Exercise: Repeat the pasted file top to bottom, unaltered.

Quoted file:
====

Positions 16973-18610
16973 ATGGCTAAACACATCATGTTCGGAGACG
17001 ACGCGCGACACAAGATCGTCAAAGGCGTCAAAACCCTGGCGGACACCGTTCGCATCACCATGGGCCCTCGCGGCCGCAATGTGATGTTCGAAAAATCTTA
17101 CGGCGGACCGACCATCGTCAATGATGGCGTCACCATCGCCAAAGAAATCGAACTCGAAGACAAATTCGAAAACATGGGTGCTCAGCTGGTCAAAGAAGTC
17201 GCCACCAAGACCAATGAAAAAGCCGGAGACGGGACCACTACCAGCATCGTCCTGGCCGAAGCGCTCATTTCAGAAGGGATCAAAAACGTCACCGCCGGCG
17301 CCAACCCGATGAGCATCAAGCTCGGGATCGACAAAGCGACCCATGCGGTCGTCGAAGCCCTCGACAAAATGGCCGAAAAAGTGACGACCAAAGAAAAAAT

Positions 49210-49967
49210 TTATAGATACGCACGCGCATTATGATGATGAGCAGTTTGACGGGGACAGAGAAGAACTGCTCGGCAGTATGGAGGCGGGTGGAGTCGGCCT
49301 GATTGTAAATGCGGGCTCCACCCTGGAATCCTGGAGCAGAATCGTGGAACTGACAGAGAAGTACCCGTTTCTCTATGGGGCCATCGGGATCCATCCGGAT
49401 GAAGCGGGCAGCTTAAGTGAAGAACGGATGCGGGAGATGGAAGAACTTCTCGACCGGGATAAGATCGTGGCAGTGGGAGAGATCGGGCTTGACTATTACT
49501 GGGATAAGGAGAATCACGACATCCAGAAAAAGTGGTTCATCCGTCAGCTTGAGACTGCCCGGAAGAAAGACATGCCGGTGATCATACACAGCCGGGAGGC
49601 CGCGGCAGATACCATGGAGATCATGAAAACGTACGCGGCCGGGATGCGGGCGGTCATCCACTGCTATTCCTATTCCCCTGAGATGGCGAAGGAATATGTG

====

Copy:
Positions 16973-18610
16973 ATGGCTAAACACATCATGTTCGGAGACG
17001 ACGCGCGACACAAGATCGTCAAAGGCGTCAAAACCCTGGCGGACACCGTTCGCATCACCATGGGCCCTCGCGGCCGCAATGTGATGTTCGAAAAATCTTA
17101 CGGCGGACCGACCATCGTCAATGATGGCGTCACCATCGCCAAAGAAATCGAACTCGAAGACAAATTCGAAAACATGGGTGCTCAGCTGGTCAAAGAAGTC
17201 GCCACCAAGACCAATGAAAAAGCCGGAGACGGGACCACTACCAGCATCGTCCTGGCCGAAGCGCTCATTTCAGAAGGGATCAAAAACGTCACCGCCGGCG
17301 CCAACCCGATGAGCATCAAGCTCGGGATCGACAAAGCGACCCATGCGGTCGTCGAAGCCCTCGACAAAATGGCCGAAAAAGTGACGACCAAAGAAAAAAT

Positions 49210-49967
49210 TTATAGATACGCACGCGCATTATGATGATGAGCAGTTTGACGGGGACAGAGAAGAACTGCTCGGCAGTATGGAGGCGGGTGGAGTCGGCCT
49301 GATTGTAAATGCGGGCTCCACCCTGGAATCCTGGAGCAGAATCGTGGAACTGACAGAGAAGTACCCGTTTCTCTATGGGGCCATCGGGATCCATCCGGAT
49401 GAAGCGGGCAGCTTAAGTGAAGAACGGATGCGGGAGATGGAAGAACTTCTCGACCGGGATAAGATCGTGGCAGTGGGAGAGATCGGGCTTGACTATTACT
49501 GGGATAAGGAGAATCACGACATCCAGAAAAAGTGGTTCATCCGTCAGCTTGAGACTGCCCGGAAGAAAGACATGCCGGTGATCATACACAGCCGGGAGGC
49601 CGCGGCAGATACCATGGAGATCATGAAAACGTACGCGGCCGGGATGCGGGCGGTCATCCACTGCTATTCCTATTCCCCTGAGATGGCGAAGGAATATGTG